2. The gospel demands the highest loyalty

37"He who loves father or mother more than Me is not worthy of Me; and he who loves son or daughter more than Me is not worthy of Me. 38And he who does not take his cross and follow after Me is not worthy of Me. 39He who has found his life will lose it, and he who has lost his life for My sake will find it.
- Matthew 10:37-39

A loyalty that puts Christ above the closest of physical relationships, even above preservation of life itself if need be.

Jesus explains that the negative response they will encounter shouldn't surprise or frighten them because it is natural. The gospel is exclusive in nature and demands total commitment from those it calls. It is this exclusive nature of the message that creates division among nations, families, and even individuals who must wrestle with the question, "Will I abandon all, including self, to follow Jesus?"

(Exclusive in the sense that there is no other way except through Jesus Christ that one can be saved, Acts 4:12.)

Promise to those who respond

40"He who receives you receives Me, and he who receives Me receives Him who sent Me. 41He who receives a prophet in the name of a prophet shall receive a prophet's reward; and he who receives a righteous man in the name of a righteous man shall receive a righteous man's reward. 42And whoever in the name of a disciple gives to one of these little ones even a cup of cold water to drink, truly I say to you, he shall not lose his reward."
- Matthew 10:40-42

There is a promise of reward to not only those who receive the message of Christ from the mouth of the Apostles but also those who in turn pass it along to others. Any good thing (even the smallest gesture such as a drink of water) in the name of Jesus is counted in the chain of faith and future blessings that begin with God through Christ and extend to the Apostles and everyone who believes.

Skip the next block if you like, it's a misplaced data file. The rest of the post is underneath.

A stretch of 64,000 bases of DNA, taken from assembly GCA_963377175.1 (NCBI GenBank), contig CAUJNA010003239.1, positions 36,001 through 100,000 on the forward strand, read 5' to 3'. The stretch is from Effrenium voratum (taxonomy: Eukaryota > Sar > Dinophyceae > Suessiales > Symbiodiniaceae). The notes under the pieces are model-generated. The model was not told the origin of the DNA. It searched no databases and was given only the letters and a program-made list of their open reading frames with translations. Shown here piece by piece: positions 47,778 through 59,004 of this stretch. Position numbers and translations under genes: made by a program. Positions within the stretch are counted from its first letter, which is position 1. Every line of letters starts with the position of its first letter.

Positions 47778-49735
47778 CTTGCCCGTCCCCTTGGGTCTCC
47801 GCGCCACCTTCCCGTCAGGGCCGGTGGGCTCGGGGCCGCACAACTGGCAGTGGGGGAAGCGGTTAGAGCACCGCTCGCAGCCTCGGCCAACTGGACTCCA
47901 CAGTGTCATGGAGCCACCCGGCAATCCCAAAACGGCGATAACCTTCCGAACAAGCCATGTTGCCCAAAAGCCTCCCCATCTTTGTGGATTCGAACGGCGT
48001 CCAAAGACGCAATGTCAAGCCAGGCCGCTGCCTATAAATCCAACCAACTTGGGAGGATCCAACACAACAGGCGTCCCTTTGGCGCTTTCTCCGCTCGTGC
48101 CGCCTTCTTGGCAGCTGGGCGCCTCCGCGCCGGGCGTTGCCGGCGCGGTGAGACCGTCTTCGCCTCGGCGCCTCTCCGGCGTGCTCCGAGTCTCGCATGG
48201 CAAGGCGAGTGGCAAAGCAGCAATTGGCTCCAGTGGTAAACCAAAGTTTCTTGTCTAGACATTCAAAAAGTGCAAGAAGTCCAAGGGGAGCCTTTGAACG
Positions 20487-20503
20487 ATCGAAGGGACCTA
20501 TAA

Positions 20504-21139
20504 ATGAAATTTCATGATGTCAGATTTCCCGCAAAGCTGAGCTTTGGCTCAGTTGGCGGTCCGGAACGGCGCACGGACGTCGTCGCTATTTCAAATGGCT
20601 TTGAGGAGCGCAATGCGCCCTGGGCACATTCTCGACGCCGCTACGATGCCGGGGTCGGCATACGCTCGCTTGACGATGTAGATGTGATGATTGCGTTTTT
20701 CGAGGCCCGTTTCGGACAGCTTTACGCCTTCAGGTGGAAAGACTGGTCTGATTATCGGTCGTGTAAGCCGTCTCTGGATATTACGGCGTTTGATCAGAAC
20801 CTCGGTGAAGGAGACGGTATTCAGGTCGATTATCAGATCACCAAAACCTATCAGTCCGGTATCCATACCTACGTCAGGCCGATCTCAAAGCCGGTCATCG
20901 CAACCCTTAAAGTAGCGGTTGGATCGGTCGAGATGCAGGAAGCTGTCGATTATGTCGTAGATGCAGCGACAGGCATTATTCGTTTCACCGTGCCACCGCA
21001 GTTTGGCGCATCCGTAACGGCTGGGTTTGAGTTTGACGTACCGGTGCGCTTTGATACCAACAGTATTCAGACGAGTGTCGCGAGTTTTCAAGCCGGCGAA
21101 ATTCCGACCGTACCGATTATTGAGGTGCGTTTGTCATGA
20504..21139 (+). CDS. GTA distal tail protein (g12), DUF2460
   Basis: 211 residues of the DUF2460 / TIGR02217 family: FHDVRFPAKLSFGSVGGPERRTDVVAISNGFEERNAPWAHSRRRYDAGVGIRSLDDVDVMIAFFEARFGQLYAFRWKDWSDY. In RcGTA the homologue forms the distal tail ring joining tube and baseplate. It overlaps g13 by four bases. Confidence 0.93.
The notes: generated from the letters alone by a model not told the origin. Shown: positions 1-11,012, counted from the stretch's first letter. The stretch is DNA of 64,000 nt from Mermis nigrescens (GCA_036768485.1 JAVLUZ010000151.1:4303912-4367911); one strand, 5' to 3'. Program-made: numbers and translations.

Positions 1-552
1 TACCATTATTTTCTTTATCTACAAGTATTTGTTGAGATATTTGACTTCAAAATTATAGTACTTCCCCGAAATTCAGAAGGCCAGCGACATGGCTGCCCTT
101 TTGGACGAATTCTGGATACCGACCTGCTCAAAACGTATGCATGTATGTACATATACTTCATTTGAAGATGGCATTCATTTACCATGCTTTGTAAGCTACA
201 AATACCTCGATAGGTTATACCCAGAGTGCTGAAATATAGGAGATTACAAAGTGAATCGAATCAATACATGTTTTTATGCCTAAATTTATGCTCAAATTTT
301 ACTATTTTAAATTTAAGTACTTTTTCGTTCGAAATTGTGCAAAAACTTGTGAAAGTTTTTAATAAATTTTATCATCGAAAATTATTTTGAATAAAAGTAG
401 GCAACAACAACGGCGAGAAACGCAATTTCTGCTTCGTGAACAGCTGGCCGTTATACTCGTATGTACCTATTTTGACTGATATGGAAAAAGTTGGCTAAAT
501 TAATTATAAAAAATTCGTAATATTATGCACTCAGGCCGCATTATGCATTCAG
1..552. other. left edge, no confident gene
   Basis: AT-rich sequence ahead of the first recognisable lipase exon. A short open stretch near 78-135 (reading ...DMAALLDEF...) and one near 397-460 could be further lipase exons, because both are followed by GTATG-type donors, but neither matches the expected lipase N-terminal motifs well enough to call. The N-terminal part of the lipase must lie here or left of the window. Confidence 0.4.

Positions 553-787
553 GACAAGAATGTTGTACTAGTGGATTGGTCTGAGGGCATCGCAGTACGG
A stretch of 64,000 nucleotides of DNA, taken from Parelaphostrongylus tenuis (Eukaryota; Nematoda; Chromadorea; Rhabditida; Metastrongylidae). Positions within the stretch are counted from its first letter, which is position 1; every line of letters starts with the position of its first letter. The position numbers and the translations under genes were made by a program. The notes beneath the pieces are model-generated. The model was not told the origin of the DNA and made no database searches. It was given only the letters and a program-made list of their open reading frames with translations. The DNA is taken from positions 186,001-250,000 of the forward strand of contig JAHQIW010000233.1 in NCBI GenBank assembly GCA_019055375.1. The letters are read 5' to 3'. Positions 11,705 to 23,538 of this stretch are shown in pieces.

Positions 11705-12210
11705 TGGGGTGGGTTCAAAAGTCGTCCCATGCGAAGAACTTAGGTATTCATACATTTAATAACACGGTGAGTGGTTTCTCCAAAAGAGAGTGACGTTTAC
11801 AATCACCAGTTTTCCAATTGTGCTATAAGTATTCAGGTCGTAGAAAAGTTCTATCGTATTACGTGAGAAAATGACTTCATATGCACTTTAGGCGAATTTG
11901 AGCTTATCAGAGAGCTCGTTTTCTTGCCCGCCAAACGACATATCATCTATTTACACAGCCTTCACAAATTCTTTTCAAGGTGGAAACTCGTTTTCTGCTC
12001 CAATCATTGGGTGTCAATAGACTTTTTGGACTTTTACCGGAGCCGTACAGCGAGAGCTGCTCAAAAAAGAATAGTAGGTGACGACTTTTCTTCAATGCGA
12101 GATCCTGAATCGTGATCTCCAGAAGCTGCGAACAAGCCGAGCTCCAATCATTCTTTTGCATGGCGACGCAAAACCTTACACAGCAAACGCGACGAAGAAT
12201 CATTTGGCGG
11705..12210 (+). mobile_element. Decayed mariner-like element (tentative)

This promise is not just for those who responded directly to the Apostles but for all who ultimately will respond to their message.

Summary

We see the King preparing His servants for the task at hand: to announce on His behalf the establishment of His kingdom among men (it's already established in the spiritual realm "…thy kingdom come, thy will be done on earth as it is in heaven… Matthew 6:10). He calls them, equips them with power, instructs them as to what their mission is and how to accomplish it, and ends with a warning about obstacles and an encouragement concerning their reward.

Jesus the King does the same thing today with us:

In this way the King continues to send out His servants to announce the good news of the kingdom, and the conflicts He spoke of there continue to be the ones we struggle with today. We need to remember what He told the Apostles about dealing with those conflicts.

Don't be surprised if they treated Him badly, they will do it to His servants, even today.

Don't be afraid – He encouraged them to not be afraid concerning failure, death or being wrong. He promises us the same encouragement and assurance today.

Discussion Questions

  1. How are the characteristics of the Apostles like us today as members of God's Kingdom?
  2. What are some similarities between the early ministry of Jesus and the initial period of the church in Acts 2:42-47?
  3. Read Matthew 10:2-4 and answer the following questions:
    • Why did Jesus appoint twelve men as His apostles?
    • What is significant about the title, "apostle"?
    • What is signified by the order of the listing of the apostles?
    • What role did the apostles fulfill in beginning of the Kingdom?
  4. Read Matthew 10:5-42 and answer the following questions:
    • Who were the apostles to go to and why? (vs. 5-6)
    • What power did the apostles have and why? (vs. 8)
    • What were the apostles to take with them and why? (vs. 9-10)
    • What were they to do when they arrived at a city or village? (vs. 11-15)
    • How did some react to the message of the apostles and how does that relate to us today? (vs. 26-39)
    • Why does the gospel bring division and what is our response?
    • What is demanded by the gospel and what is the reward of those who receive our Lord?
  5. How can you use this lesson to grow spiritually and help others come into a relationship with Jesus?